tl;dr: We look at how Zsh and Fish is able to indicate a missing terminating linefeed in program output when the Unix programming model precludes examining the output itself.
Most shells, including bash, ksh, dash, and ash, will show a prompt wherever the previous command left the cursor when it exited.
The fact that the prompt (almost) always shows up on the familiar left-most column of the next line is because Unix programs universally cooperate to park the cursor there when they exit.
This is done by always making sure to output a terminating linefeed
\n (aka newline):
vidar@vidarholen-vm2 ~ $ whoami vidar vidar@vidarholen-vm2 ~ $ whoami | hexdump -c 0000000 v i d a r \n
If a program fails to follow this convention, the prompt will end up in the wrong place:
vidar@vidarholen-vm2 ~ $ echo -n "hello world" hello worldvidar@vidarholen-vm2 ~ $
However, I recently noticed that
fish will instead show a character indicating a missing linefeed, and still start the prompt where you’d expect to find it:
vidarholen-vm2% echo -n "hello zsh" hello zsh% vidarholen-vm2% vidar@vidarholen-vm2 ~> echo -n "hello fish" hello fish⏎ vidar@vidarholen-vm2 ~>
If you’re disappointed that this is what there’s an entire blog post about, you probably haven’t tried to write a shell. This is one of those problems where the more you know, the harder it seems (obligatory XKCD).
If you have a trivial solution in mind, maybe along the lines of
if (!output.ends_with("\n")) printf("%\n");, consider the following restrictions*:
- Contrary to popular belief, the shell does not sit between programs and the terminal. The shell has no ability to intercept or examine the terminal output of programs.
- The terminal programming model is based on teletypes (aka TTYs), electromechanical typewriters from the early 1900s. They printed letter by letter onto paper, so there is no memory or screen buffer that can be programmatically read back.
Given this, here are some flawed ways to make it happen:
The shell could use pipes to intercept all output, and relay it onto the terminal. While it works in trivial cases like
whoami, some programs check whether stdout is a terminal and change their behavior, others go over your head and talk to the TTY directly (e.g.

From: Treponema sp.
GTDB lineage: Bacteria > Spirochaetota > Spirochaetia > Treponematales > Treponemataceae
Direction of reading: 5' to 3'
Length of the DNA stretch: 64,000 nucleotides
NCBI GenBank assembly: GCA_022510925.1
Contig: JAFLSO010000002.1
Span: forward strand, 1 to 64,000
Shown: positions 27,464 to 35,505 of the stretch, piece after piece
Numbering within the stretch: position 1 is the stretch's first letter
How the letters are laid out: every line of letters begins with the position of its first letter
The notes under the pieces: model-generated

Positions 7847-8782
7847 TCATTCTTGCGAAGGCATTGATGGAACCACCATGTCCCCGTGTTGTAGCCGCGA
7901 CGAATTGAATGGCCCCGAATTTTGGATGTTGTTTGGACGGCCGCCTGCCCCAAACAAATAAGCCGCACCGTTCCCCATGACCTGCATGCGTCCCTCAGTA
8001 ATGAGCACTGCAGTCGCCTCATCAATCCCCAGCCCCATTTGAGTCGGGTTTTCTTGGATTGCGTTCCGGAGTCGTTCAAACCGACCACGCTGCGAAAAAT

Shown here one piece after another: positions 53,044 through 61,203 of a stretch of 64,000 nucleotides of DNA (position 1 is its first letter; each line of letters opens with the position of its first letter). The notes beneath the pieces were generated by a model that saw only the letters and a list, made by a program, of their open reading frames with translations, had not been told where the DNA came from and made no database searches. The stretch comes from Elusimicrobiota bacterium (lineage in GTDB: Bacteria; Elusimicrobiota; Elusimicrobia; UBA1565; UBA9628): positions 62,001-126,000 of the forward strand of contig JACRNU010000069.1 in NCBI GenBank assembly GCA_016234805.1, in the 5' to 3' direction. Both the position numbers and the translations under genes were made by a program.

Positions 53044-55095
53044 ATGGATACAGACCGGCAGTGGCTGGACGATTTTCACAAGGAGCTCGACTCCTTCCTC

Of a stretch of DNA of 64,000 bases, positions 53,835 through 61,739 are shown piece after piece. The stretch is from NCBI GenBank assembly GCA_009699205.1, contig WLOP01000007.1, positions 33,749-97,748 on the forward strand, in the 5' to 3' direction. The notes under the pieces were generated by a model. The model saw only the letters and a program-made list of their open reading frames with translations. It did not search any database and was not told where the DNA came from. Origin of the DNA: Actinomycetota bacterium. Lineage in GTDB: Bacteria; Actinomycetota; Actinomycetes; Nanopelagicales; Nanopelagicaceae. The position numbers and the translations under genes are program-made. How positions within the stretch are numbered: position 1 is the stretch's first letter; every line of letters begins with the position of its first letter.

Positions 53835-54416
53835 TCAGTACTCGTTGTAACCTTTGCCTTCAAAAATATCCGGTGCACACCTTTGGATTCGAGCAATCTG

ssh‘s password prompt), and some use TTY specific
ioctls that fail if the output is not a TTY, such as querying window size or disabling local echo for password input.
The shell can
ptracethe process to see what it writes where. This has a huge overhead and breaks
ping, and other commands that rely on suid.
The shell can create a pseudo-tty (pty), run commands in that, and relay information back and forth much like
scriptdoes. This is an annoying and heavy-handed approach, which in its ultimate form would require re-implementing an entire terminal emulator.
The shell can use ECMA-48 cursor position reporting features:
printf '\e[6n'on a supported terminal will cause the terminal to simulate user input on the form
xis the row and column. The shell could then read this to figure out where the cursor is. These kinds of round trips are feasible, but somewhat slow and annoying to implement for such a simple feature.
Zsh and Fish instead have a much simpler and far more clever way of doing it:
- They always output the missing linefeed indicator, whether or not it’s needed.
- They then pad out the line with
- This is followed by a carriage return to move to the first column
- Finally, they show the prompt.
This solution is very simple because it only requires printing a fixed string before every prompt, but it’s highly effective
on all terminals§.
Let’s pretend our terminal is 10 columns wide and 3 rows tall, and a canonical program just wrote a short string with a trailing linefeed:
[vidar ] [| ] [ ]
The cursor, indicated by
|, is at the start of the line. This is what would happen in step 1 and 2:
[vidar ] [% |] [ ]
The indicator is shown, and since we have written exactly
$COLUMN characters, the cursor is after the last column. Step 3, a carriage return, now moves it back to the start:
[vidar ] [|% ] [ ]
The prompt now draws over the indicator, and is shown on the same line:
[vidar ] [~ $ | ] [ ]
The final result is exactly the same as if we had simply written out the prompt wherever the cursor was.
Now, let’s look at what happens when a program does not output a terminating linefeed:
[vidar| ] [ ] [ ]
The indicator is shown, but this time the spaces in step 2 causes the line to wrap all the way around to the next line:
[vidar% ] [ | ] [ ]
The carriage return moves the cursor back to the start of the next line:
[vidar% ] [| ] [ ]
The prompt is now shown on that line, and therefore doesn’t overwrite the indicator:
[vidar% ] [~ $ | ] [ ]
And there you have it. A seemingly simple problem turned out harder than expected, but a clever use of line wrapping made it easy again.
Now that we know the secret sauce, we can of course do the same thing in Bash:
* These same restrictions are reflected in several other aspects of Unix:
- While useful and often requested, there is no robust way to get the output of the previously executed command.
- It’s surprisingly tricky to take screenshots/dumps of terminals, and it only works on specific terminals.
- The phenomenon of background process output cosmetically trashing foreground processes is well known, and yet there’s no solution
§ Fish developer and Hacker News reader ComputerGuru explains that there are many caveats related to various terminals’ line wrapping that make this trickier than shown here.